It is a major blow for Duda, who led the Mets with 57 home runs from 2014-15, batting .249 with an .834 OPS and 165 RBIs over that two-season stretch. Even if Duda were able to return immediately at the end of his rest period, there would be less than a month remaining in the regular season for him to ramp up baseball activities, complete a rehab assignment and return to the Mets.
"Maybe if we reach the third round of the playoffs," Alderson said. "I don't know. It doesn't look good."
In Duda's absence, the Mets will continue to use James Loney most days at first base. Acquired from the Padres shortly after Duda's initial diagnosis in May, Loney was batting .284 with six home runs in 54 games entering Wednesday. His production has allowed the Mets to move on from Duda relatively seamlessly, despite Loney's relative lack of power.
"He's been great," Alderson said. "He's done a very nice job for us."
With Loney due to become a free agent after the season, the Mets could look to convert an outfielder such as Michael Conforto or Jay Bruce to first base at that time. But considering Loney, Kelly Johnson and Wilmer Flores are all capable of playing first base, the Mets aren't likely to do so this season -- "You can't just flip somebody to a position like that overnight," Alderson said. Flores in particular could draw increased playing time at first once Asdrubal Cabrera and Jose Reyes come off the disabled list, limiting the need for Flores on the left side of the infield.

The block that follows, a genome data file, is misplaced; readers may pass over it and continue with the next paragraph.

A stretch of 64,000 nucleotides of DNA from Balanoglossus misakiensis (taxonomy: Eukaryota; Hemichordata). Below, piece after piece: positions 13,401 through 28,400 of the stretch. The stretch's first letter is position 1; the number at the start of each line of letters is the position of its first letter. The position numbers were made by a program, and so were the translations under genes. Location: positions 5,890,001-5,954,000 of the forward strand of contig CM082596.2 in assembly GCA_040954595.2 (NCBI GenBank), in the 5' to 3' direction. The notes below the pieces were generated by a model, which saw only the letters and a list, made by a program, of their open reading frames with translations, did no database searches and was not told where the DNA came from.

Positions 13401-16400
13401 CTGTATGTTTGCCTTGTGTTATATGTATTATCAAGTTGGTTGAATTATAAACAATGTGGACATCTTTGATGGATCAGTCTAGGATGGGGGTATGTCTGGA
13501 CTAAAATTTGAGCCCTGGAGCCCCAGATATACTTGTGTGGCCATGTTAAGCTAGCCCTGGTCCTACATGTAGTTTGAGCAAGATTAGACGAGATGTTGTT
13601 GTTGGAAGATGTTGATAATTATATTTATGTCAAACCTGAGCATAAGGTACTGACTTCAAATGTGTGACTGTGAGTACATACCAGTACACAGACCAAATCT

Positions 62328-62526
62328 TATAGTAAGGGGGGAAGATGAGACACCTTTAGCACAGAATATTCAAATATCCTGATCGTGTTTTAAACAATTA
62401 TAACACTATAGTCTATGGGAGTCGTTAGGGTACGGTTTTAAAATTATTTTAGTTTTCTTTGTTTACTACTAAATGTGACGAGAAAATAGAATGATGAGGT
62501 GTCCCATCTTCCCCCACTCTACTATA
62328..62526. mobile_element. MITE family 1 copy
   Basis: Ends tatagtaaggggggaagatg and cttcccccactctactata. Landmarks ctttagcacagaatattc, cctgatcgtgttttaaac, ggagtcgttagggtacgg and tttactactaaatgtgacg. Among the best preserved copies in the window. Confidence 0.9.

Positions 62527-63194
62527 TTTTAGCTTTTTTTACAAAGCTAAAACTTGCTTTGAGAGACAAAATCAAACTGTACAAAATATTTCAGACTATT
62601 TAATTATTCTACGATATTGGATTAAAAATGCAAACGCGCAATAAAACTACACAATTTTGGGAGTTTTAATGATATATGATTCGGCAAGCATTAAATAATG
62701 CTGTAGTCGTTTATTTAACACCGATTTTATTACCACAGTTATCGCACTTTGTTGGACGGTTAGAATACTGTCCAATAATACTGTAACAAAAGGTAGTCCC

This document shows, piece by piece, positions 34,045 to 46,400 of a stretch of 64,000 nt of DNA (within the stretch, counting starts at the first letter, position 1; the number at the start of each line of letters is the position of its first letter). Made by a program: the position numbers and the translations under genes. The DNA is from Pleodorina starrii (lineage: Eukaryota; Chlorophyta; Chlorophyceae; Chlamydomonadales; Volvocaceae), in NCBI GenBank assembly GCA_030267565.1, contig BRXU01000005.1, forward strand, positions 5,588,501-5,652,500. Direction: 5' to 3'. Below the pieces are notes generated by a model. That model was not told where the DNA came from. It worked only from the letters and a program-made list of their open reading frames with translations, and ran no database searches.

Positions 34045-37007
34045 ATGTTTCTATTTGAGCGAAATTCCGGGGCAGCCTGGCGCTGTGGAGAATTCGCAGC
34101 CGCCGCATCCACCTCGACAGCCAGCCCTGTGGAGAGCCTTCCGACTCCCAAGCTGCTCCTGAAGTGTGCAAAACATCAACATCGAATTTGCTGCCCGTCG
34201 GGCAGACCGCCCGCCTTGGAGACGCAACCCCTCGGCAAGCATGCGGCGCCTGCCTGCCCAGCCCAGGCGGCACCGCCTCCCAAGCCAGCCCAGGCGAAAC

Where all of this leaves Duda next year remains to be seen. Arbitration-eligible for the third time this season, Duda is making $6.725 million, and will be due for another raise this winter before becoming eligible for free agency after the 2017 season. Missing most of this season makes Duda a non-tender candidate, though the Mets have not yet discussed that even internally.
"It's always a concern when a player's not able to come back late in the season, and demonstrate he's healthy going into the following season," Alderson said. "But I don't concern myself with that now. I've got other things to deal with. And we'll know a little more in the next 30 to 45 days."
Anthony DiComo has covered the Mets for MLB.com since 2008. Follow him on Twitter @AnthonyDiComo and Facebook, and listen to his podcast. This story was not subject to the approval of Major League Baseball or its clubs.